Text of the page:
The investigators found that drug poisoning death rates in adolescents and young adults were higher for Whites (11.9 for every 100,000 people) and American Indian/Alaskan Natives (10.0) compared with Blacks (2.6), Asian/Pacific Islanders (2.3), and Hispanics (4.0). Over time, the rates significantly increased for Whites (1.7 percent per year from 2006 to 2015), Asian/Pacific Islanders (4.3 percent per year from 2006 to 2015), and Blacks (11.8 percent per year from 2009 to 2015).

Drug poisoning death rates in adolescents and young adults vary by state. For example, the rate in West Virginia was approximately 5 times higher than the rate in Nebraska (15.1 vs. 3.1 per 100,000). When looking at changes between 2006 and 2015, New York had the highest increase in drug poisoning death rate, with a 9.4 percent increase each year. This was followed by Ohio, Massachusetts and New Jersey (with 9.1 percent, 9.0 percent and 8.7 percent increases annually, respectively).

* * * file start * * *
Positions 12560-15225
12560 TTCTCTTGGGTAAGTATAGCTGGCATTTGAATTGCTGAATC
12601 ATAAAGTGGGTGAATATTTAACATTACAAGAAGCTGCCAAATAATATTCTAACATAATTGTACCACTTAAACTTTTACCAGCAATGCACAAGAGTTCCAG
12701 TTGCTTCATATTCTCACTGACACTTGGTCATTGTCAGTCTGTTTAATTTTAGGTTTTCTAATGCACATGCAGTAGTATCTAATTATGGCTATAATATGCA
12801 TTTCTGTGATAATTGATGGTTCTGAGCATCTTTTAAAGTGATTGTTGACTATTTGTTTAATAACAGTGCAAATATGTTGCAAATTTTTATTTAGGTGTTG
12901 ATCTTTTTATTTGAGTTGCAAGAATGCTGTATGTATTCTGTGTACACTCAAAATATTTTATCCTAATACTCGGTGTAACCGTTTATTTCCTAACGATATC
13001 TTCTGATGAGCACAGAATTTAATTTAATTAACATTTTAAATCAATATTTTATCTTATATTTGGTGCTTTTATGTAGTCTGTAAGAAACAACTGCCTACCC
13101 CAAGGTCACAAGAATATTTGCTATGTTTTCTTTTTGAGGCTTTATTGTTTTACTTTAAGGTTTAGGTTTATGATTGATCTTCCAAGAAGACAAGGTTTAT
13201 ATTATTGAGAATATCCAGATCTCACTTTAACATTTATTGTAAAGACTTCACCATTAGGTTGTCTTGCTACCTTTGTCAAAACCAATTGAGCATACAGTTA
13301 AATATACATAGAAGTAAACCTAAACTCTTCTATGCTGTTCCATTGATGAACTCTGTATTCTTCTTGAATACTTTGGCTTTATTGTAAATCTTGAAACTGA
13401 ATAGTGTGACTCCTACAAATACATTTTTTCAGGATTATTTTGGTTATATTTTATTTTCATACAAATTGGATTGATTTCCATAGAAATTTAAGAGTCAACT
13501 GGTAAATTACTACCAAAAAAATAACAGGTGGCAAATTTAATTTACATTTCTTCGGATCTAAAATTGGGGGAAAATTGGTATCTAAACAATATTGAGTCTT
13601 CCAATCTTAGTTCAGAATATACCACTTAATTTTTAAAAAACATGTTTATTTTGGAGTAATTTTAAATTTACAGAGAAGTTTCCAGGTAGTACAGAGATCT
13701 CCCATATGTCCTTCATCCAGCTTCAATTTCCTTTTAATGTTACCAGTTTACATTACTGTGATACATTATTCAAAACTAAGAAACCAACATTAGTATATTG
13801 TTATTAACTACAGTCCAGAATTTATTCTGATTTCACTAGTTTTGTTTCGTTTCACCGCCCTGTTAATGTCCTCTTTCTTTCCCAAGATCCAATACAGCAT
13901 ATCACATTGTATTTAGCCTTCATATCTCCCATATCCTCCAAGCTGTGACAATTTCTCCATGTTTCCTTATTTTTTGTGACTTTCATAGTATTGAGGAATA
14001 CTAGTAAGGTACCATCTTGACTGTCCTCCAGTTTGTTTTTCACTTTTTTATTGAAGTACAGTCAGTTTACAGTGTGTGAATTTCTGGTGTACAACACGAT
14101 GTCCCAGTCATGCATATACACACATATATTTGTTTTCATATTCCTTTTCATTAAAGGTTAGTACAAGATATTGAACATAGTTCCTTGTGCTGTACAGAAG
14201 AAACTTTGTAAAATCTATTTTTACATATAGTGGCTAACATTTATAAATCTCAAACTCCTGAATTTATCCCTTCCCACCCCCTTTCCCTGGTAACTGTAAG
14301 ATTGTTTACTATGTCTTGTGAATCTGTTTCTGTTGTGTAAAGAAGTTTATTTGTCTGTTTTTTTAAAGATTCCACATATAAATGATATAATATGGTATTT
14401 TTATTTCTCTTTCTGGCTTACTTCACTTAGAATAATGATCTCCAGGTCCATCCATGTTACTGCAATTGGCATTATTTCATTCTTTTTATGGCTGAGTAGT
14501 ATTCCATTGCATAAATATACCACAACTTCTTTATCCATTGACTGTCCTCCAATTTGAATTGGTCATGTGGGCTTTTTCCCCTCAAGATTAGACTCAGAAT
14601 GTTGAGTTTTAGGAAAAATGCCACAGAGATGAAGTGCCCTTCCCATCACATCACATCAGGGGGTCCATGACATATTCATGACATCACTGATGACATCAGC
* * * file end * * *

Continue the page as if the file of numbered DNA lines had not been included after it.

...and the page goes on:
The estimated costs of drug poisoning deaths among young people in the United States were $27.1 million in medical costs, $8.5 billion in work loss costs, and $26.5 billion for quality-of-life loss in 2015.

“The burden of drug poisoning deaths among adolescents and young adults is substantial,” Ali and her colleagues conclude. “With the burden of drug poisoning deaths among adolescents and young adults estimated at $35.1 billion nationally, targeted state-specific efforts are warranted.”